Blockchains are powerful self-contained economic systems that, by creating the right incentive structures, can make a set of distrusting parties come to a consensus. They are self-contained in that all the information that the participants come to an agreement towards, is all contained inside the blockchain. This keeps the system secure, but also limits its usage. For example, the Bitcoin blockchain doesn’t know about the outside world – say whether the S&P 500 is up or down for the day, or how the USD/JPY market is moving. It doesn’t even know a lot about its own market, i.e. the BTC network nodes don’t know, for example, the price of BTC/USD.
This secure but self-contained aspect of blockchains make their use limited when it comes to the real world. Bitcoin, for example, is only pitched as a store of value and means of payment, not beyond that. However, as we enter the 10th year of blockchains in the real world, we are seeing more and more projects try and tackle this problem of getting real-world information into the blockchain. The XYO Network may very well be one of the most ambitious projects out there.
Real World Location on Blockchain
The XYO Network creates a way to encode real-world information on to the blockchain, which can then be used by other applications. Since XYO is built on Ethereum, other Ethereum projects can use its specialized ‘Proof of Location’ protocol for their own purposes, by integrating with the XYO network.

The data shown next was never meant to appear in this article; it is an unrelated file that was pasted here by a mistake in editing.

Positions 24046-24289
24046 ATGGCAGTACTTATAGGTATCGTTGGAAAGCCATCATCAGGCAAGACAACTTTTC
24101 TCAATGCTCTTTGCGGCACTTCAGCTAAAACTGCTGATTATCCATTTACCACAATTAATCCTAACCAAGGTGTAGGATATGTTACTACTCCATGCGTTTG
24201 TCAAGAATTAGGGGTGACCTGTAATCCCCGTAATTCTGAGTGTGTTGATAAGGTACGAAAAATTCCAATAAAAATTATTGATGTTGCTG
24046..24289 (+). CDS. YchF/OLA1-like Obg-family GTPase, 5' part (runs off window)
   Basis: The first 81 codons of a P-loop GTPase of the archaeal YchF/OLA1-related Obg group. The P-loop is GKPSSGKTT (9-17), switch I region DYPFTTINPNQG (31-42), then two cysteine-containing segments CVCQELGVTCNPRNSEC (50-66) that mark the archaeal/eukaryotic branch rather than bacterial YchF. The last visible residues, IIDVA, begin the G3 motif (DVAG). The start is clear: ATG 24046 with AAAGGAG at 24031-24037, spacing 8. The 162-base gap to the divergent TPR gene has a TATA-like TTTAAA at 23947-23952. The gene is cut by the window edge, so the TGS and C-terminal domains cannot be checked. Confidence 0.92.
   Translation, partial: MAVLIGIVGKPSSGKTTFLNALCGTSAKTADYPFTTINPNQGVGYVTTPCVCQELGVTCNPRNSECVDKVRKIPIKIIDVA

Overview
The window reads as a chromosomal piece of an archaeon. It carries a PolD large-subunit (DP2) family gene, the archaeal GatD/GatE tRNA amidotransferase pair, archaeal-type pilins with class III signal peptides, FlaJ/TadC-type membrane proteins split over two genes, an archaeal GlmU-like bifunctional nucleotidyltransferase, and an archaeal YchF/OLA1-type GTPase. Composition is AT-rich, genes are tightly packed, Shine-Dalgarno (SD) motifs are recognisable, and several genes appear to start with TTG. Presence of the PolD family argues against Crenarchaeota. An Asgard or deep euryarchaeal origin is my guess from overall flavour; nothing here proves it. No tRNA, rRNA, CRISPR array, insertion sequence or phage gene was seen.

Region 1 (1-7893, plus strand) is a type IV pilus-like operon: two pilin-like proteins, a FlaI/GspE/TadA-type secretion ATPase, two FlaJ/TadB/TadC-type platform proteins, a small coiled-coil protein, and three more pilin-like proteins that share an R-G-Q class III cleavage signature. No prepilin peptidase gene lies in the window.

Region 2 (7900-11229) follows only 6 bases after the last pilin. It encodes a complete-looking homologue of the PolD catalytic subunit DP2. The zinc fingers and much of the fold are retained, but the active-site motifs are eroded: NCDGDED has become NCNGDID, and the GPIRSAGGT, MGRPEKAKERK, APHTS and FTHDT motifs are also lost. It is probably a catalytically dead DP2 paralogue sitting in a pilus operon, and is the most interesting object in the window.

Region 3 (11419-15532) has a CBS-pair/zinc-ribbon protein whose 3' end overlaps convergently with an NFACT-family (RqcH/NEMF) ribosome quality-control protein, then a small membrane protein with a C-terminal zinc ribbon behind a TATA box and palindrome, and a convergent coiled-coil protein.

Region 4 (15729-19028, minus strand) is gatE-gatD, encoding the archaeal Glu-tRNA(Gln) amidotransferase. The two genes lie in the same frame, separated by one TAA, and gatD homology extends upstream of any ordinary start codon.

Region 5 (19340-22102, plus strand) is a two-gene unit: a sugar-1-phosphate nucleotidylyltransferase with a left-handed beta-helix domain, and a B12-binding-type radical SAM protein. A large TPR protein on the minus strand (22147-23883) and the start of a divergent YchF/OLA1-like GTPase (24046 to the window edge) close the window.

Why is this important? Think about the implications for a moment. The blockchain, a decentralized and trustless economic machine, can now know about a person or thing’s location. This is powerful, in everything from in-person discounts to drones navigating their way in space by creating a microtransaction to other drones to get out of their way, so they can reach their destination faster.
The application potential of such a universal proof of location protocol are endless. Of course, like with any startup, there is a probability of failure, but the ideas behind a proof of location protocol on the blockchain are especially appealing and powerful.
Actually Deployed Beacons
There are several upcoming projects that are also working on a type of location on the blockchain. However, one thing that the XYO Network has going for it is that it already has a lot of deployed beacons in the wild. In the real world – today. This isn’t vaporware.
These beacons are the ones that measure and transmit the location of objects or people, and their deployment is going to be critical for such a project to succeed. In fact, the proof of location protocol that becomes the de-facto standard will be the one that is able to deploy the most number of beacons, because that’s what gives trust and real-world applicability as opposed to some theoretical musings alone.
The XYO network would actually work as a complement to existing GPS system that is so commonly used for navigation. It will also be more trustless than GPS, since it is on the blockchain and not controlled by one agent like the US government. This may not be a problem in most cases, but in the 1% cases where it is, XYO network can act as a supplement to GPS.
If you’re interested to learn more, check out the XYO network site and the whitepaper to learn more. Make sure you’ve read the documents very carefully if you’re considering investing in the token sale. Remember that investing in token sales is very risky and you can lose all your money. Never invest more than you’re willing to lose in token sales.